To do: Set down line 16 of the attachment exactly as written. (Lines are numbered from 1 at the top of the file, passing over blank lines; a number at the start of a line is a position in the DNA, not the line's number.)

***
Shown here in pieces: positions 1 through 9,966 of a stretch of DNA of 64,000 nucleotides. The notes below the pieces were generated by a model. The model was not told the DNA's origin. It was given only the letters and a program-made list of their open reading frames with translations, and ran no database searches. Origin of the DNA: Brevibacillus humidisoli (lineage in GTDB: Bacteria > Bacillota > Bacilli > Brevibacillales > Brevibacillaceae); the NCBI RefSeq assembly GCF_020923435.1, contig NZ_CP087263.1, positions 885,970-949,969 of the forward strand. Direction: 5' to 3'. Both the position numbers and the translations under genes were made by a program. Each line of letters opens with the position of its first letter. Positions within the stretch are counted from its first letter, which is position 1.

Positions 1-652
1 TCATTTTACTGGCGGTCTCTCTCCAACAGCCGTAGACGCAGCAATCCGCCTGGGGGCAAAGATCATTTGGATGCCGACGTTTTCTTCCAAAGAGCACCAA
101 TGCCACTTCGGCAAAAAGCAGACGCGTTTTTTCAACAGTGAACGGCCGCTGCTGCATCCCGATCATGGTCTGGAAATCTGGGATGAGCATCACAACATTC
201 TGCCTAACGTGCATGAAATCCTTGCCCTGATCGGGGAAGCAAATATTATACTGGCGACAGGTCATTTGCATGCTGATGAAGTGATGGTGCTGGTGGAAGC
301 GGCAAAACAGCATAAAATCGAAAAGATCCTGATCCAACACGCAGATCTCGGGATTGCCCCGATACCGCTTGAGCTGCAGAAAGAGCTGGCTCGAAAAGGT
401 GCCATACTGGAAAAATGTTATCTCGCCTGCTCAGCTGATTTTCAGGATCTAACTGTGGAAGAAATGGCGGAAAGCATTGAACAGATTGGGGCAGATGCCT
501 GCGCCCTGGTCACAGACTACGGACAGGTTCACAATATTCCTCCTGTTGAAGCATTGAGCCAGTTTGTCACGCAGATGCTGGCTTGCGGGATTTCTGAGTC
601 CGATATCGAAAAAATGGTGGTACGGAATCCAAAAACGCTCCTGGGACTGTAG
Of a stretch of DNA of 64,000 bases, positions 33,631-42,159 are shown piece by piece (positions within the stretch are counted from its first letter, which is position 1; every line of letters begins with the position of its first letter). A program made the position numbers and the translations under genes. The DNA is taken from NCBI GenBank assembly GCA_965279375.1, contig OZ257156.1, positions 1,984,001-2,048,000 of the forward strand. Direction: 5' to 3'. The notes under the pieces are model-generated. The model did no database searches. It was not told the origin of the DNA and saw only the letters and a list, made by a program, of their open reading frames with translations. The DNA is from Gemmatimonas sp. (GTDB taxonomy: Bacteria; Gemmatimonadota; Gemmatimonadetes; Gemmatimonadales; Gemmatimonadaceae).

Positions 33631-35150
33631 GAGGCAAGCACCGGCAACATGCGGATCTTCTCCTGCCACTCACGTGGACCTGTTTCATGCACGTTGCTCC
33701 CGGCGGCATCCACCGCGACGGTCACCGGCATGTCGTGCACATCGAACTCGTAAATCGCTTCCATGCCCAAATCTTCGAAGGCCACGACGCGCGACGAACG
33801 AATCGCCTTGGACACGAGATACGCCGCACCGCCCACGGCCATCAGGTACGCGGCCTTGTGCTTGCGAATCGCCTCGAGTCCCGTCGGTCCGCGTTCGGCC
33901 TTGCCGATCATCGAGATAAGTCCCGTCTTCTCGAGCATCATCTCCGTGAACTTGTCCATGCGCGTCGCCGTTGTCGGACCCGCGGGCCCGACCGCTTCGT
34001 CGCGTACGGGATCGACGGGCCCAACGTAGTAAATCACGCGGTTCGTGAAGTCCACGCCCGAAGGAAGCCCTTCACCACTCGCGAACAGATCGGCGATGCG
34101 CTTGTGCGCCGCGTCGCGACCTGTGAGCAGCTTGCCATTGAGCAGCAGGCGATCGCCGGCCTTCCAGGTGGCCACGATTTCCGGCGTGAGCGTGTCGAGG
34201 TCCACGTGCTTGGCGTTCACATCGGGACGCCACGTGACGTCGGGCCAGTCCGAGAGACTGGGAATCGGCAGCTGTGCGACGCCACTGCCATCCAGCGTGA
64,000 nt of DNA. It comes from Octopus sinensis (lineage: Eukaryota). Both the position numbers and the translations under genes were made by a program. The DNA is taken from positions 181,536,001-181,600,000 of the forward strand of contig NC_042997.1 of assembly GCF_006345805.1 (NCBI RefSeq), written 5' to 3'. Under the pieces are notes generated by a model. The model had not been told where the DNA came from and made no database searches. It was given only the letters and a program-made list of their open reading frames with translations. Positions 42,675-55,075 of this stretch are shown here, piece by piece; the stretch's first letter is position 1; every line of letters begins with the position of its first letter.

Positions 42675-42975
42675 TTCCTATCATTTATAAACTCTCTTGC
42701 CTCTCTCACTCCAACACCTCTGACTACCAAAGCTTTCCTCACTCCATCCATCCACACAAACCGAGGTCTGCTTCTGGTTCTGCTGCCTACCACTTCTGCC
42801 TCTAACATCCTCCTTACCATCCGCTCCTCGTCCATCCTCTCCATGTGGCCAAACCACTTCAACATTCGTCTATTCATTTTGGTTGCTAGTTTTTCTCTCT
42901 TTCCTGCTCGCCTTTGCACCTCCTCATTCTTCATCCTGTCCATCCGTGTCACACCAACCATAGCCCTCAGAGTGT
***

34001 CGCGTACGGGATCGACGGGCCCAACGTAGTAAATCACGCGGTTCGTGAAGTCCACGCCCGAAGGAAGCCCTTCACCACTCGCGAACAGATCGGCGATGCG